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Valuation of Pharma Companies: 5 Key Considerations

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Copyright © DrugPatentWatch. Originally published at Valuation of Pharma Companies: 5 Key Considerations

Valuing pharma companies isn’t the same as valuing non-pharma companies, for several reasons.

Traditional business considerations are compounded by patent law and FDA approval processes when evaluating the investment potential of pharmaceutical companies.

The life cycle of prescription drugs is relatively brief, with high-margin revenue falling to zero almost overnight when drug patents expire. Pharmaceuticals are high-growth, high-profit, and high-risk. Furthermore, the drug development pipeline is important enough that companies with little to no revenue may nonetheless be worth billions of dollars.

Though there is no single “right” way to value pharma companies to inform investment or acquisition, there are several key factors worth examining. Here are five of them.

1. Discounted Cash Flow (DCF)

DCF analysis is an attempt to determine the value of a company today based on projections of how much value it will create in the future. In other words, it determines the current value of expected future cash flows by way of a discount rate. DCF can be a useful tool for confirming fair value prices published by analysts. It is, however, tricky and based on many assumptions, including the value of the pipeline for as-yet unapproved drugs.

2. Forward P/E Ratio

The ratio between a company’s stock price and its earnings per share helps investors understand the value of a company when compared to the company’s historical P/E or competitor P/Es from the same industry. Forward P/E is calculated using earnings per share calculations based on future estimates, often provided by equity research analysts. The rationale for using this in evaluating pharma companies is that the company typically has valuable products that have not launched or are in early launch stages. How many years in the future you estimate EPS depends on factors like the development stage of new drugs.

3. “Strategic Exit” Factors

In pharmaceuticals, it’s not unusual for small and medium-sized companies to be valued partly based on the likelihood of their being acquired by a larger pharmaceutical company. Therefore, many pharmaceutical investors attempt to identify good M&A candidates and develop a value for the companies based on how much bigger pharma companies are likely to pay. While this technique shouldn’t be a primary valuation method, it can be helpful in understanding the overall current market state.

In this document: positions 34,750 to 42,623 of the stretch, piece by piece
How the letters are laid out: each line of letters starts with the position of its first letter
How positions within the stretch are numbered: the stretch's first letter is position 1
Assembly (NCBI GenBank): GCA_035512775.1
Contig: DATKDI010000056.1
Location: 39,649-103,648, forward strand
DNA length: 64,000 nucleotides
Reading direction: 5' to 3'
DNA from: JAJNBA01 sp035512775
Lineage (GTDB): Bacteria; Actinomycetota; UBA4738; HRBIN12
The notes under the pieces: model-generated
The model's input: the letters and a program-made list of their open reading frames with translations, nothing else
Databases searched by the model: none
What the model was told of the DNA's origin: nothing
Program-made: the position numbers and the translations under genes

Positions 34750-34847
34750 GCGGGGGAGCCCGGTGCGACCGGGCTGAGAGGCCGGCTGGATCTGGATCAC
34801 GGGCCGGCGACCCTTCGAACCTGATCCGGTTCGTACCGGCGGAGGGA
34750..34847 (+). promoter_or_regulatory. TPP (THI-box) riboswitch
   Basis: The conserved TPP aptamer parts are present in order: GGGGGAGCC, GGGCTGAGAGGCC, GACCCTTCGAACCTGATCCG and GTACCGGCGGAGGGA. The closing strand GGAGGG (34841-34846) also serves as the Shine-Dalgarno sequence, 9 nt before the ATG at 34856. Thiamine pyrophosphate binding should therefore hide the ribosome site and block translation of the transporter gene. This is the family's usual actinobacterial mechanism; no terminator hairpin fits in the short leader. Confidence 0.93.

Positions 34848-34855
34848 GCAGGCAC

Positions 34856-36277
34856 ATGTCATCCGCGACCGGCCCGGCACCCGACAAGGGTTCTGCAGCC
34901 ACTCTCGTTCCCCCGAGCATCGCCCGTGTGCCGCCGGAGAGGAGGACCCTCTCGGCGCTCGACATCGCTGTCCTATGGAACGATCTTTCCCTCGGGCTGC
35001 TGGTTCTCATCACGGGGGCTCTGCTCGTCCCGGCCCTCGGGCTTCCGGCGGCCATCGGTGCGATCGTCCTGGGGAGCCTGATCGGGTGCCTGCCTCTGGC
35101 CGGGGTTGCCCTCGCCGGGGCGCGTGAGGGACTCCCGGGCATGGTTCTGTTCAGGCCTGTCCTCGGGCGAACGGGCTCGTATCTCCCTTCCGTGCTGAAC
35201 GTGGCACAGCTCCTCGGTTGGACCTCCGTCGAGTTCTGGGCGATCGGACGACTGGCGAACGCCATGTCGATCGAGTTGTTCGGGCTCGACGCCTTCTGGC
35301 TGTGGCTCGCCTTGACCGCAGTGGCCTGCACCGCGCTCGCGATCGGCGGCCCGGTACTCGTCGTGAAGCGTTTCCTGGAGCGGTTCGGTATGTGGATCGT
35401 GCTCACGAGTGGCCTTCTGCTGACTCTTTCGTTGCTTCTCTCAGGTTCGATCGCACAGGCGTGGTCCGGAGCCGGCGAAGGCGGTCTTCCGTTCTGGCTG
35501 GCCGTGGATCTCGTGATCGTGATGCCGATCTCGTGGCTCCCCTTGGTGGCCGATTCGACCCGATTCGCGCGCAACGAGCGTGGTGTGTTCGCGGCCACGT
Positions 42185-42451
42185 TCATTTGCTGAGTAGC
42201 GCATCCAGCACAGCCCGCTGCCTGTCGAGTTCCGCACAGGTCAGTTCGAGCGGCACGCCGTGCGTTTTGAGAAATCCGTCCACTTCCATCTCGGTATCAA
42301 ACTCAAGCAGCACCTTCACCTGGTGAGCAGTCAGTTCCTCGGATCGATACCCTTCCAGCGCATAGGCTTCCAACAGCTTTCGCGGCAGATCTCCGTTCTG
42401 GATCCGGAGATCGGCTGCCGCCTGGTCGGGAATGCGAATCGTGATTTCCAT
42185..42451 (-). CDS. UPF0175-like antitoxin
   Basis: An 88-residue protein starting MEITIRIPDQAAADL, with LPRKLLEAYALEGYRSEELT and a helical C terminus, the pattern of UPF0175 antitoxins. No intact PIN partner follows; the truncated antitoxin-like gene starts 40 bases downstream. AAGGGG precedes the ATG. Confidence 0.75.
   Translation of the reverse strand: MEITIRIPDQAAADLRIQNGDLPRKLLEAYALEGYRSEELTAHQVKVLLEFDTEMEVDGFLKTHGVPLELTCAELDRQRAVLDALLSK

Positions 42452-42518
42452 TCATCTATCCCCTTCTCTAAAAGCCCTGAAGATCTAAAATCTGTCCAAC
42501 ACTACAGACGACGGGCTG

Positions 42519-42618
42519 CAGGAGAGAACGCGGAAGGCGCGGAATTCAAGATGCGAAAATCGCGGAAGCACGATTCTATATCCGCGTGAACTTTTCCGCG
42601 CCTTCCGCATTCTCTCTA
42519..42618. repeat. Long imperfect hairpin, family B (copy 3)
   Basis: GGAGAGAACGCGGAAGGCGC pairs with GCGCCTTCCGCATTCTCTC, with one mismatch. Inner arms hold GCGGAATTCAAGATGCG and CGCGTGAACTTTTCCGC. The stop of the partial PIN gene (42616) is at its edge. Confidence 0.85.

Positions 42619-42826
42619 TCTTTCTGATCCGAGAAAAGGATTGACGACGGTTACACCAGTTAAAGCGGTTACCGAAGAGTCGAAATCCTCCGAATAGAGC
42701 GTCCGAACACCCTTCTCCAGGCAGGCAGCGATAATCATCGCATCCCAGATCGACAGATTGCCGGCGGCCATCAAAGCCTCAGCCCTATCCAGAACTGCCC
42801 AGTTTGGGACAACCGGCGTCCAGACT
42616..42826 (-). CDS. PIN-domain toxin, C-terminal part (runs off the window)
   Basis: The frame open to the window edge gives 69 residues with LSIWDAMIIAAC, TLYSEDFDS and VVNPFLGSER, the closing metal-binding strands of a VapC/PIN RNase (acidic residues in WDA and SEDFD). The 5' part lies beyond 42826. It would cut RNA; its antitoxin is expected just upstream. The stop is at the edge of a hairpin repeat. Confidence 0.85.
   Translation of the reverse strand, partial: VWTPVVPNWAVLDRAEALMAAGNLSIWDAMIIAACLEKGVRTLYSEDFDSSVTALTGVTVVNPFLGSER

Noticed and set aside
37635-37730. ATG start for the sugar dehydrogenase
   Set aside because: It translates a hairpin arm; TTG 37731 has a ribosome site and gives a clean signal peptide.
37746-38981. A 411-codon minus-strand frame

Mergers and acquisitions have accelerated in the pharmaceutical space, so an investment’s acquisition potential can be worth exploring.

4. Biosimilars vs. Generics

When drug patents on small molecule drugs expire and generic drugs enter the market, revenue for branded drugs can drop more than 90 percent almost instantly. In other words, after drug patent expiry, you can safely assume the drug is worth nothing.

This is not necessarily true for biosimilars. The U.S. is slower than many other countries in commercializing biosimilars, and the FDA pathway for biosimilar approval is new and more complex than that for approving small-molecule generic drugs. Therefore, the value of biologic drugs hangs on longer when biosimilars are introduced, compared to the steep drop in the value of small-molecule drugs when generics are introduced.

5. Risk-Adjusted Net Present Value (NPV)

Ordinary NPV calculation requires knowledge of expected cash inflows and cash outflows plus the probability of technical and regulatory success. Risk-adjusted NPV also requires knowledge of the relevant success rates for each stage of drug development. Plenty of historic data exists concerning probabilities of success for pharma R&D projects.

Cash flow projections for pharma products are unique and must be built from scratch. Cash flows are driven by factors like drug development phases and revenue/market phases. When valuing a small pharma company developing a potentially successful new drug, you have to account for factors like:

  • Number of potential patients who have the target condition or illness
  • Pricing estimates (which can be difficult since pricing information is sometimes hard to pin down)
  • Gross margins for drugs (typically very high)
  • Sales and marketing expenses (also typically high)

It’s also important to bear in mind that revenue curves will be different for the development of curative therapies compared to therapies that manage conditions.

Valuation of pharma companies requires knowledge not only of traditional valuation tools and calculations, but also of the FDA drug approval process, drug patent status, the prevalence of illnesses drugs are meant to treat, and so on. By using multiple tools, you can gain a more well-rounded sense of the value of a pharmaceutical company and make a more informed choice on investing.

Learn how DrugPatentWatch can help build and backtest your financial models with annotated drug patents, sales, and litigation

Copyright © DrugPatentWatch. Originally published at Valuation of Pharma Companies: 5 Key Considerations
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